Think Tanks, Clinton Spin, and the Minimum Wage

The previous post referred to one libertarian writer worth reading, David Friedman. Another worth reading is Megan McArdle. She certainly caught my attention as an honest thinker as opposed to ideologue with her comments on the Laffer Curve and the reaction from the right to criticism. Along a similar vein she writes this about think tanks:

You are not allowed to argue in favor of school choice if the only evidence you can come up with is two links from Cato. You are not allowed to argue against global warming if you are relying entirely on a report from CEI. You are not allowed to talk about the recording industry based only upon press releases from the Progress and Freedom Foundation. And you are definitely, definitely not allowed to talk to me about the minimum wage if the best evidence for your position comes from EPI. We can argue back and forth about whether think tanks buy scholars who agree with them, or pay scholars to agree with them; I’d argue for the former.

This certainly caught my attention considering the number of conservative and libertarian arguments I receive which are based entirely upon articles from Cato. I’m a tremendous supporter of the free market–far more than the Republicans who support corporate welfare and deficit spending. I also appreciate much of the work done by Cato. The problem is that libertarians and ideological conservatives have a view which they push and will ignore or deny any evidence which does not fit into their ideology, as Megan noted when a conservative publication once refused to publish a book review which criticized the Laffer Curve as “it violated their editorial line on taxation.” As essential the free market is to our prosperity, it does not always work perfectly.

An even worse variation of citing biased sources comes from supporters of a candidate who endlessly send the same talking points. I’ve probably heard every claim made at Hillary Clinton’s Orwellian named “Fact Hub.” No amount of links from there will disprove what we’ve all witnessed. The Clintons have resorted to race-baiting and have run a Rove-style dishonest campaign regardless of what the Clinton supporters link to. I’m no more impressed by their sets of links claiming that Obama is running a negative campaign. Often they are isolated comments from a supporter and not part of an overall trend as we’ve seen with the Clinton campaign. More often they are examples of Obama criticizing Clinton over policy differences, such as her support for the war or mandates in her health care plan. This is fair game, and is not at all comparable to the type of dishonest tactic from the Clinton campaign which I’ve discussed many times, and which Lawrence Lessig describes here.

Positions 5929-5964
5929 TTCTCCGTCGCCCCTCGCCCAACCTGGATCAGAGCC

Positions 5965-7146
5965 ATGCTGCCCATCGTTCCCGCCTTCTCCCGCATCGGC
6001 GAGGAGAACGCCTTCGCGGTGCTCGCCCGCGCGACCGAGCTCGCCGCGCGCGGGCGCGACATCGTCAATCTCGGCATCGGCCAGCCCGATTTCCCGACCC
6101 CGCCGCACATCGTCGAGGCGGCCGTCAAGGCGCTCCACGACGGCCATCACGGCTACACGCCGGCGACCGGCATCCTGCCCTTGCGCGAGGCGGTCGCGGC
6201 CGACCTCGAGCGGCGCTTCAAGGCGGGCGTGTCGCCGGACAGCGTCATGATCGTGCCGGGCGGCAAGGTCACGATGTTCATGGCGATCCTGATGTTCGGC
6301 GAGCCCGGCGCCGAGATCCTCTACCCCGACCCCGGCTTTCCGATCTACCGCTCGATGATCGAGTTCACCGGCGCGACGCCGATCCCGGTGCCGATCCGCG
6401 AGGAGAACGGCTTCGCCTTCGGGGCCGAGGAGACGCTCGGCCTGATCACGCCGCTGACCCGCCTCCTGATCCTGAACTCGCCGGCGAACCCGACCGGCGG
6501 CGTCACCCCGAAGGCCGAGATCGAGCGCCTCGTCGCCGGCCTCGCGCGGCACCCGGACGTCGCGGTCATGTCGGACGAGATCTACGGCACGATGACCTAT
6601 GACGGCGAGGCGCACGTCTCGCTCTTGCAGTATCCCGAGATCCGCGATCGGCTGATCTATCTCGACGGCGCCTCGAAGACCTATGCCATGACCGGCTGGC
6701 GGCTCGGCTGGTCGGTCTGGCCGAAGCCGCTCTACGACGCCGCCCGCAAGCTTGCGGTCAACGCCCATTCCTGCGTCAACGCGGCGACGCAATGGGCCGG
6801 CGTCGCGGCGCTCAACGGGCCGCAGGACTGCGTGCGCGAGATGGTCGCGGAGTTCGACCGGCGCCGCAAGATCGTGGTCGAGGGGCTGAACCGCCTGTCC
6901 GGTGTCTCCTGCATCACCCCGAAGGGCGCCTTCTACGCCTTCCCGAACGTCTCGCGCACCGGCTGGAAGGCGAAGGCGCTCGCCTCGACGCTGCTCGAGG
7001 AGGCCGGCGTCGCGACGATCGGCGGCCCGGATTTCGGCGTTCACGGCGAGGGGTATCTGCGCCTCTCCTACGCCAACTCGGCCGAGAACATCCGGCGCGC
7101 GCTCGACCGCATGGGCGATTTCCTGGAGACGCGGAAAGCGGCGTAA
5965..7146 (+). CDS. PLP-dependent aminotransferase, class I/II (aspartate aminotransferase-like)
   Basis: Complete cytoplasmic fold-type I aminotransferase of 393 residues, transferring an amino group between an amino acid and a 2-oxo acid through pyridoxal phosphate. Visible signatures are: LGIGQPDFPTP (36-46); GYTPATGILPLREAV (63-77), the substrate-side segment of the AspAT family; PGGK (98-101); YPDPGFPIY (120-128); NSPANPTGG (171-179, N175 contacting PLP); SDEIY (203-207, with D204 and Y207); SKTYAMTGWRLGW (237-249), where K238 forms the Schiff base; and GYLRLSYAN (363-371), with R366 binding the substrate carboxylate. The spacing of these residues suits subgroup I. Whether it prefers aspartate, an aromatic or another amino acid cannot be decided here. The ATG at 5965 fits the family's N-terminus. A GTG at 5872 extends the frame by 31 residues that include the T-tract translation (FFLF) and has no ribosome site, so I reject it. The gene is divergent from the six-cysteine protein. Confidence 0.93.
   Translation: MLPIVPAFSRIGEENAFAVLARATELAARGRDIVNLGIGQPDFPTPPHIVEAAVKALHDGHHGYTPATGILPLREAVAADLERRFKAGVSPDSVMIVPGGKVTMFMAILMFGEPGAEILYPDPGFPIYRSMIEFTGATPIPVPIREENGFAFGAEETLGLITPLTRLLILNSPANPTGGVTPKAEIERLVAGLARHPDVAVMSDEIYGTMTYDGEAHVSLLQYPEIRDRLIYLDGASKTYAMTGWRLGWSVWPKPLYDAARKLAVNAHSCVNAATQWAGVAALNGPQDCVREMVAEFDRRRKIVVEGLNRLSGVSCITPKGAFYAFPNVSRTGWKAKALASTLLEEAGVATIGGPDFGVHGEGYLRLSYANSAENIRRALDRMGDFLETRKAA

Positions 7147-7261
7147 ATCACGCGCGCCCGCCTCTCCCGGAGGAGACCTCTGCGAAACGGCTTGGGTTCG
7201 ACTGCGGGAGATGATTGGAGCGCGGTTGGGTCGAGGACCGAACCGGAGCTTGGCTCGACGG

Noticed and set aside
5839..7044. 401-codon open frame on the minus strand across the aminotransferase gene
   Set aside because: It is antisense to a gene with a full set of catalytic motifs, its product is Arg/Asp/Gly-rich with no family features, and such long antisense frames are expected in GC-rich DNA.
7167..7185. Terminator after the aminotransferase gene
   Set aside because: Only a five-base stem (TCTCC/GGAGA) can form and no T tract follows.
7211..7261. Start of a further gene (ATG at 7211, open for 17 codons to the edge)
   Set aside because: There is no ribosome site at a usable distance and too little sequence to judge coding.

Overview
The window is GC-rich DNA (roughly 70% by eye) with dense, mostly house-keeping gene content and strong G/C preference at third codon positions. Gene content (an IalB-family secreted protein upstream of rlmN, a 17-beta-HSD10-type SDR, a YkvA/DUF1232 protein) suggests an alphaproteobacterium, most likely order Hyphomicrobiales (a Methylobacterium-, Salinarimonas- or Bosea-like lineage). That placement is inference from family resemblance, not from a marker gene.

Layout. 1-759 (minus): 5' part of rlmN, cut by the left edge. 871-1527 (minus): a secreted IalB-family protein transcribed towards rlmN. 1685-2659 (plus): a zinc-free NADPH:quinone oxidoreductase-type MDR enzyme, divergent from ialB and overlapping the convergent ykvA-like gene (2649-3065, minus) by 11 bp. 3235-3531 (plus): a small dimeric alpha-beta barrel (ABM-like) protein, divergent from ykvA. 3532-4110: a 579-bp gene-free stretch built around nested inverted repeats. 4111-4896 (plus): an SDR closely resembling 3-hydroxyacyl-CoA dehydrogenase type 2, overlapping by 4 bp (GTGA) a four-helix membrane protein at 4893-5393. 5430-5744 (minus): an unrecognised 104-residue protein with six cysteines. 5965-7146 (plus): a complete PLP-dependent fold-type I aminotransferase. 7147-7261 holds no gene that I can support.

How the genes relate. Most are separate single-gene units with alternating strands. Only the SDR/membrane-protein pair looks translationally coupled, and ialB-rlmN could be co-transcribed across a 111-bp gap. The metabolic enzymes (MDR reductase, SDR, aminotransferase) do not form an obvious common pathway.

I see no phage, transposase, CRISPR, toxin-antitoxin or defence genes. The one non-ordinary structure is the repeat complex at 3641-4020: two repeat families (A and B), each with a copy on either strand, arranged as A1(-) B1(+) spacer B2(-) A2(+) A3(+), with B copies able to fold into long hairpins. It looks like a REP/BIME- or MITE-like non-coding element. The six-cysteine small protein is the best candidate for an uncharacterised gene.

The principle of considering the bias of ones sources applies to political campaigns and often to think tanks. While I used this for a mini-rant on the nonsense being spread by the Clinton supporters, Megan used this to lead into comments on the minimum wage. Liberal readers might not agree with her views but, unlike partisans on both sides of the issue, I think Megan essentially gets it right when she concludes:

The main thing to remember about the minimum wage is that it is trivial. If the minimum wage actually made a substantial improvement in worker’s conditions at the expense of employers, it would also almost certainly cause substantial disemployment. But it doesn’t, so it won’t. Anyone who tells you anything different, on either side of the debate, is trying to sell you something.

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